A recently-discovered deep divide between consumer and corporate perceptions of cybersecurity requires urgent addressing before cybercriminal suck-out occurs.

Getting hit by fraud or identity theft is the top concern for 62% of consumers around the world. For corporates, however, only 43% are worried about it, according to a new survey sponsored by Mastercard and conducted by Harvard Business Review Analytic Services.

This perception gap is dangerous and potentially costly for companies in our hyper-connected world, in several ways. The economic damage of cybercrime is clear and staggering—estimated at US$6 trillion per year by 2021, double the US$3 trillion in 2015. The loss of customer loyalty only makes things worse.

Spending on cyber defenses has been growing by 12% to 15% per year but – by a large margin – the number of incidents and breaches is outpacing the protections being deployed. That points to the need to align priorities and use valuable resources efficiently.

To meet the expectations of consumers, companies must expand and elevate the corporate imperative to invest wisely. The message that cybersecurity is not just an IT issue is the horse that has been beaten to a thousand deaths. But despite the topic being one of the top three global concerns across various industries, there is still room for progress when it comes to cybersecurity investments, reporting structures and authority levels of the CISO in the organization.

To reiterate, cybersecurity must be a responsibility and commitment for everyone, from the boardroom to the mailroom.

Avoiding patchwork solutions

On its own, buying more hardware and software does not ensure protection. For too long, many companies have been trying to layer defenses by adding newer and more granular technology without actually improving their security posture or reducing their risk profile.

The result has been a patchwork of solutions, limited integration supported by an increasingly stretched security team (in coverage, capability and skills set) and reams of raw event data that are difficult to decipher effectively enough to have meaningful business impact.

Rather than continuing to roll over cyber budgets year after year, organizations need to rethink priorities annually and only invest in solutions that provide a measurable return on investment while reducing cyber risk.

The investments that truly yield dividends are equally operational and strategic in lining up tools and processes that:

  • Measure and quantify risk by looking from the attackers’ line of sight and at the exposure points they could exploit.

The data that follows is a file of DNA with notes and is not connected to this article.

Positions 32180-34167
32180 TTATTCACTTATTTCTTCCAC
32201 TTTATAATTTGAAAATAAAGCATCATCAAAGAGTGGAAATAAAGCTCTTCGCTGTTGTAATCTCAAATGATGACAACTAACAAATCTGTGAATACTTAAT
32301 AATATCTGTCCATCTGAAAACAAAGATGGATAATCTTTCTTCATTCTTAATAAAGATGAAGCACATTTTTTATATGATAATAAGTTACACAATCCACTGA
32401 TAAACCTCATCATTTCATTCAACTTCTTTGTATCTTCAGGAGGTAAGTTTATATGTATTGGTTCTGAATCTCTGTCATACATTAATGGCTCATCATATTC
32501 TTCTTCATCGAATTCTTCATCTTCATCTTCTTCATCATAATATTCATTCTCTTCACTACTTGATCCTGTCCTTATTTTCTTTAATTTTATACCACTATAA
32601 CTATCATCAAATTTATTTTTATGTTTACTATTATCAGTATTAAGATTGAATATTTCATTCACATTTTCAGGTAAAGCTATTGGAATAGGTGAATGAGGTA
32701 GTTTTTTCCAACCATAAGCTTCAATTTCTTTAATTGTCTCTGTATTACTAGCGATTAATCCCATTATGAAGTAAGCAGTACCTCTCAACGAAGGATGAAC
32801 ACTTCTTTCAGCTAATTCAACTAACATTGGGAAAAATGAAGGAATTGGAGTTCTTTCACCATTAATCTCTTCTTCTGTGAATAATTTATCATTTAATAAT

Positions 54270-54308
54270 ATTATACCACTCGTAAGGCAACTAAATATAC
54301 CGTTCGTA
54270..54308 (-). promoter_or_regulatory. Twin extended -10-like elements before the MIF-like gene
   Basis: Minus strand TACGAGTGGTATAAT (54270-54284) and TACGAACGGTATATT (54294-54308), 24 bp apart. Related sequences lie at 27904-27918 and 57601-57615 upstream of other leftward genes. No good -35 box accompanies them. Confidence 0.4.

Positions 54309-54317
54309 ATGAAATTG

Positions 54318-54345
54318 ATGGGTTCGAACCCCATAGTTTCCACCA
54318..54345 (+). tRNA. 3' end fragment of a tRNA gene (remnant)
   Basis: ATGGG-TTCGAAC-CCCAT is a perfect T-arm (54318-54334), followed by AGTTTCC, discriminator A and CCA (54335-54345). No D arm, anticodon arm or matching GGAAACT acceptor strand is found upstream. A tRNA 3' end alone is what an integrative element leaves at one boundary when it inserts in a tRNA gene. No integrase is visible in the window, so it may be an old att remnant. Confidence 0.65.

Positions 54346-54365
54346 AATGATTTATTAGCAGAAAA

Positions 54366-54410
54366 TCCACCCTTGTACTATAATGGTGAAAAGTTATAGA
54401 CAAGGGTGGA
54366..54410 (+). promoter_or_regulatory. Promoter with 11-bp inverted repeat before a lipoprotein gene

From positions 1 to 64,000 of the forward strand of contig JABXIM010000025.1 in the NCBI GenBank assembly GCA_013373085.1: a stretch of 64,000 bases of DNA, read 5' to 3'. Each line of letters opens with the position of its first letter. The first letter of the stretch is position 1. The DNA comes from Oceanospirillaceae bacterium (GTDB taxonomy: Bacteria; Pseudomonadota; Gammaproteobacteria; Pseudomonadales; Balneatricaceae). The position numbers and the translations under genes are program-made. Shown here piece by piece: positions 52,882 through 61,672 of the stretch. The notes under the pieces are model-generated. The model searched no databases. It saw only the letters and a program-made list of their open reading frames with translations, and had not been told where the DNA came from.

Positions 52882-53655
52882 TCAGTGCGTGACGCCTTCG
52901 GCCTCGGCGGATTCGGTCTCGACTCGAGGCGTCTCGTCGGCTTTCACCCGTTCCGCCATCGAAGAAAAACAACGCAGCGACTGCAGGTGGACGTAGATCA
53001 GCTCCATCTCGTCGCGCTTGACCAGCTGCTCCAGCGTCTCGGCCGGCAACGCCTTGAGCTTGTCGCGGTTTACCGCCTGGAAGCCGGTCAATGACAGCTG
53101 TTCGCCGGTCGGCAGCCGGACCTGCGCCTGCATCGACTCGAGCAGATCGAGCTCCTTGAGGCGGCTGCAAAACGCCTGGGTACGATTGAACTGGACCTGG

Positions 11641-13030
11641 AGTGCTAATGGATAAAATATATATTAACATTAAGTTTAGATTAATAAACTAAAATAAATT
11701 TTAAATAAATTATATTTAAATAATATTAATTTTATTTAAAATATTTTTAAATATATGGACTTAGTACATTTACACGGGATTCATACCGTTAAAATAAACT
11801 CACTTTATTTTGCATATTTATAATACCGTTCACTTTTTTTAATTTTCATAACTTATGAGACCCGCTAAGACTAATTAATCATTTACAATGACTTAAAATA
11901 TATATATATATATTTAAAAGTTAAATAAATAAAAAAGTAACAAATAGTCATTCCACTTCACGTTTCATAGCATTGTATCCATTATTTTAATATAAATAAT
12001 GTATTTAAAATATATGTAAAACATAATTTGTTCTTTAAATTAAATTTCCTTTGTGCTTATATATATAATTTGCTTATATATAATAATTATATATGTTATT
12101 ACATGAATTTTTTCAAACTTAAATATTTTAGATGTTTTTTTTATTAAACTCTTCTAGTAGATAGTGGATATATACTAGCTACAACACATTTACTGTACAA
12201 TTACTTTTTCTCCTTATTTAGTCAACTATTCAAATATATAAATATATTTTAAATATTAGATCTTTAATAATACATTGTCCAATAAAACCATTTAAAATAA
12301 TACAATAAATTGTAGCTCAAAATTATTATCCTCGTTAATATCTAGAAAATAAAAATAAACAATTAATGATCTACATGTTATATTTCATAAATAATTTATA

• Use that information to drive greater cross-functional alignment and prioritization of internal cybersecurity controls across the business.
  • Regularly assess that all cybersecurity and data responsibility principles are in alignment within acceptable risk parameters.

Companies that expand and elevate their cultural mindset around managing all kinds of data—from consumers, employees, business partners and the organization itself—will enjoy even greater enterprise security.

Data decency and trust are crucial

Beyond cybersecurity, managing data with decency must be the guiding principle for every business as the digital economy grows. Emphasizing the importance of data decency gives every employee a sense of responsibility and every customer a measure of digital trust, which translates into a greater need for contextual application of best practices for both data management and cybersecurity.

The costs of disregarding data decency and failing to prioritize cybersecurity will be high. A breach causes havoc for business operations and continuity but reputation is often the biggest casualty. Regaining consumer trust and confidence – the essence of customer loyalty – can be far more difficult than recovering a compromised database.

As the ecosystem expands with more smart homes, smart devices, smart cars and smart cities, even more gateways will open for hackers to exploit. Inadequate preparations and practices today will be catastrophic to businesses tomorrow.

Beyond the business, cyberattacks can directly harm customers through the theft of their identities, medical records and other personal information. Such breaches of data directly impact simple things such as being approved for credit or qualifying for the best rates on insurance – not just for the customer but also for the company.

Losing customer trust is costly. A global survey by Gemalto shows 64% of consumers say they are unlikely to do business with a company where theft of financial or sensitive data had occurred.

It is clear people will penalize companies that do not meet the highest data and cybersecurity standards. Most executives already know this, with 88% noting that consumer concerns about data usage are already a top consideration in their company’s data practices and strategies, the Harvard Business Review survey shows. Still, just 51% of businesses prioritize security and privacy practices to protect consumer data. That means we will need far more awareness, investment and careful strategic planning to close the gap between what consumers need to feel safe and secure online, and what companies are aiming to provide for them.

These efforts are significant but the rewards of doing the right thing are even greater. Consumers are paying close attention to how their data is collected, used and protected. Their trust is a precious asset that no business can afford to lose.